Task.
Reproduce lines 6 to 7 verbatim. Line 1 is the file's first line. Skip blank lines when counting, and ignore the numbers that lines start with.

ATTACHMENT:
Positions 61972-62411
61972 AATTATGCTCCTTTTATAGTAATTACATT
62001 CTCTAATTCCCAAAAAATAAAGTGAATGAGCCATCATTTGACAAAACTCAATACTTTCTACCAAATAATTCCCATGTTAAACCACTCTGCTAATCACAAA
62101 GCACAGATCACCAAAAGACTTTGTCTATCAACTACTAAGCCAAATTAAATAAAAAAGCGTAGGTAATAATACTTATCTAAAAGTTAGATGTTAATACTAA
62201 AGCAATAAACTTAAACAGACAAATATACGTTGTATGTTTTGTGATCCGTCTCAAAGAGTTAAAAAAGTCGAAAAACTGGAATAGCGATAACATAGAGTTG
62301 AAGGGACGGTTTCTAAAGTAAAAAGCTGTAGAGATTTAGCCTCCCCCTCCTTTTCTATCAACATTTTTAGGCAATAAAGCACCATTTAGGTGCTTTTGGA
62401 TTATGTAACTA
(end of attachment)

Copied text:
62301 AAGGGACGGTTTCTAAAGTAAAAAGCTGTAGAGATTTAGCCTCCCCCTCCTTTTCTATCAACATTTTTAGGCAATAAAGCACCATTTAGGTGCTTTTGGA
62401 TTATGTAACTA